It is also clear to the new CEO that the claim “We live cars” should not be changed again. Nevertheless, her intention of the youthful lifestyle image she is aiming for sounds a little too banal. Not to say naive. All car brands have somewhere and somehow the topic of young lifestyle on the agenda. It didn't really work. Hardly any brand was able to score great. As far as Opel is concerned, I am somewhat disappointed that no other, no original and no product-oriented approach is being followed. Opel's new director could have shown that in Rüsselsheim you don't just cook with water. But also with communicative ideas. VIP shuttle to a fashion fair, photographs of a rock singer, and a few youthful approaches are a little bit to save Opel. Tina Müller wants to be measured by whether the Opel image has improved significantly within two years.
Not to start a driving report about driving must be allowed at this point. Because beyond the driving experience, I have had completely different experiences with the one.
When I first saw the new one, I was a little disappointed. Not spectacular, not exciting, a bit too adaptable and well-behaved, all in all, inconspicuousness.
What a mistake!
Administrative centers are seen as the figurehead of successful corporate policy. Sometimes as a sign of megalomania. The Untertürkheim headquarters from 1958 with its 13 floors stood for proud restraint (there were plans for 20 floors at the time) and for the golden years of Daimler-Benz AG. The board of directors of the automotive group resided here until 1990, when Edzard Reuter and his colleagues moved to the Möhringer complex in 1990, which Jürgen E. Schrempp later called "Bullshit Castle".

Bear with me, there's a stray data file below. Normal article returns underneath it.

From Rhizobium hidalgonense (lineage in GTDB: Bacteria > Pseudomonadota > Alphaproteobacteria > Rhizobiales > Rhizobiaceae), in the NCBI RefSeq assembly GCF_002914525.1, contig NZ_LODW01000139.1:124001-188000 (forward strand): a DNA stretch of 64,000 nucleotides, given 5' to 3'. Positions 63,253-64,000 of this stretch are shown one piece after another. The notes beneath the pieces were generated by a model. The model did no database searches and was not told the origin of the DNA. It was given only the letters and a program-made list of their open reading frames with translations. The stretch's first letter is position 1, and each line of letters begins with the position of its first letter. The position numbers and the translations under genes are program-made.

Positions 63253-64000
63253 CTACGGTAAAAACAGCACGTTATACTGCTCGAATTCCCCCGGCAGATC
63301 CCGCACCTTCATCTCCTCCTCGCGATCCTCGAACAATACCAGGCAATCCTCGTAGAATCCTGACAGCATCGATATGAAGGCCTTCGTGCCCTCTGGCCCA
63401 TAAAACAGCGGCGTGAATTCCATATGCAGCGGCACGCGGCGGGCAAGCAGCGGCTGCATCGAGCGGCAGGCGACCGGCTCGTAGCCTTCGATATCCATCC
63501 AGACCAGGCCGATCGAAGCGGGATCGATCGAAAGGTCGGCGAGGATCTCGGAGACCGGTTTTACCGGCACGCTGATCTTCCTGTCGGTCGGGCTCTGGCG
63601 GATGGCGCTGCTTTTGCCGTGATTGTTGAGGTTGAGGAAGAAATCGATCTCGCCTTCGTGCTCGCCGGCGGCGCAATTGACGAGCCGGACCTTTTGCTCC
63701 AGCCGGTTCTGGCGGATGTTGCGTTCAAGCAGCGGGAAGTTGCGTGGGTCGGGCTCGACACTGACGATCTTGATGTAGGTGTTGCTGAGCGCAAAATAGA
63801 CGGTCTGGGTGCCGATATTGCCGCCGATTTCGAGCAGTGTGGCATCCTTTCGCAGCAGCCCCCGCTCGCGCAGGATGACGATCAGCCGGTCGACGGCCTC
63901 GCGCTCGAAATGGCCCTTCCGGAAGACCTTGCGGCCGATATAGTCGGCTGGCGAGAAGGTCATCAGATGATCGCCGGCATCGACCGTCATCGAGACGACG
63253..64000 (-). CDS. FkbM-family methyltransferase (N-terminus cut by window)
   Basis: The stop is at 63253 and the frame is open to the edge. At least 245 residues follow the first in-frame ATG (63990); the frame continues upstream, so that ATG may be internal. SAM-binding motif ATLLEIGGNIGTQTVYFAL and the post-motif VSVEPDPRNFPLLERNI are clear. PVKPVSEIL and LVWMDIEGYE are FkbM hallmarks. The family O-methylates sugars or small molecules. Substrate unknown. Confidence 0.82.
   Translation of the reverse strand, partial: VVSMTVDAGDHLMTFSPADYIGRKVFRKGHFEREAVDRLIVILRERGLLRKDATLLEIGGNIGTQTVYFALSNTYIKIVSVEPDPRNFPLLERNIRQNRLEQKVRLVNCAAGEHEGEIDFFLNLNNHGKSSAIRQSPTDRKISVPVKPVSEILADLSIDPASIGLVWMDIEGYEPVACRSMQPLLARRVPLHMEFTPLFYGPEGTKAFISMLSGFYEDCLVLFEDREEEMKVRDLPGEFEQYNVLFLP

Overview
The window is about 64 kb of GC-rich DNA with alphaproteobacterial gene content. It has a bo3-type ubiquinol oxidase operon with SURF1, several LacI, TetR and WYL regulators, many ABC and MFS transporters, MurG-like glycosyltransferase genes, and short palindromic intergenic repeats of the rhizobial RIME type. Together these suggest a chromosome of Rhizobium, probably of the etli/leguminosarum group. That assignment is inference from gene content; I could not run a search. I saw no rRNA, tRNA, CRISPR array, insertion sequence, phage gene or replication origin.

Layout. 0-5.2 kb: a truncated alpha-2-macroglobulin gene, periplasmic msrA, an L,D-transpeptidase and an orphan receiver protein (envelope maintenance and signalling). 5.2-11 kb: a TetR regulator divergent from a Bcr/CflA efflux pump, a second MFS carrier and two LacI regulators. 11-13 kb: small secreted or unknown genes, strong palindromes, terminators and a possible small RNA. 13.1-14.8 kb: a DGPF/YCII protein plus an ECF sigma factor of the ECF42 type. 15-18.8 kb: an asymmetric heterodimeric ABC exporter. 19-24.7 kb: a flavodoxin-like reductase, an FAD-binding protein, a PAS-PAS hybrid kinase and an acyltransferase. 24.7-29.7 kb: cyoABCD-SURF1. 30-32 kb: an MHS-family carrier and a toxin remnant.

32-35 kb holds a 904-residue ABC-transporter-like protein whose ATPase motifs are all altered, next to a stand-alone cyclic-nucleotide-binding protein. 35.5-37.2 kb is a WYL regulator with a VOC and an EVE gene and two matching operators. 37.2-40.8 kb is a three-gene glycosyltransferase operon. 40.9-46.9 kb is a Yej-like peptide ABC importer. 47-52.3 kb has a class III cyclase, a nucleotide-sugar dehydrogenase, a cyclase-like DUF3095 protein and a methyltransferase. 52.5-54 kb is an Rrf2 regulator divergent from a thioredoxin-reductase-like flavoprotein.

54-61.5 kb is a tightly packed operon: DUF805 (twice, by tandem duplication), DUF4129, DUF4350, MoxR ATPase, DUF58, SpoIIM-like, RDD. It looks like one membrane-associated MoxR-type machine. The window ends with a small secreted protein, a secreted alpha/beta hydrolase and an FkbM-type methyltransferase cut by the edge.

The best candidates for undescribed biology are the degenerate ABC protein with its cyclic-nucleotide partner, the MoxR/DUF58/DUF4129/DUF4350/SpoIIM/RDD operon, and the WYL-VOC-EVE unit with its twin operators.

"The car toll is coming! Bet that? I wrote in August 2011 after the Chancellor in BamS once again claimed to be against it. A FDP member of the Bundestag who was a friend of mine told me at the time: “You are wrong. Ms. Merkel is serious about this and is true to her word. “It was mainly due to the CSU, he had still tried to prevent the development. The FPD is out of the game, but could not have prevailed against Seehofer's simulation games.
Mercedes and BMW - according to ZDF "the top dogs of the German auto industry" in comparison. The television authors have apparently escaped the fact that Audi has long been at the top. What I saw as a curious announcement ended in deep disappointment, which I would have liked to switch off. I have never seen such nonsense. Foreign embarrassment is the order of the day because the motor and business journalists industry is able to produce much better things. In any case, the question "Who builds the better cars?" Was not answered. For the question of who produced the worst car show ever.
Everyone should watch the show to really laugh. Real satire, comedy or horror in HD, at least not a program in which Lieschen Müller is even given a hint of decision-making aid for one of the two brands or the lead of one of the two companies would be visible.
The advantage of technology is often in the details. And that's exactly what I want to pick out here. Because there is currently everything and above all a lot of positive things to read about the new Audi A8. The excellent material and workmanship quality "at the manufacturer level" is described in every driving report, the engine highlights praised according to the motto "more performance with lower consumption", the luxurious comfort in the top segment of the automotive hierarchy recognized. However, the fact that blenders no longer have a chance to obstruct oncoming traffic is a real breakthrough in headlight technology; a leap into a dimension that automatic anti-glare systems have so far not achieved so perfectly and precisely.
Let us not spend too much time driving impressions. One thing is certain: the i3 amazes at every traffic light start, conveys sporty dynamics, typical BMW agility and all-round driving pleasure. 7,2 seconds at 100 km / h are a word. However, the value in numbers says less than subjective perception, because our expectation of driving with electricity is more geared towards gentle acceleration. The technical data such as 125 kW / 170 PS are far exceeded by the perception. And then the i3 rushes so vehemently towards the horizon that I can not resist a "madness ...!". The hardly audible, yet fascinating buzz of the hybrid synchronous electric motor sounds like the future. Not like trams, as I once thought. So let's forget our prejudices. The BMW i3 clears them all. Also the limited range.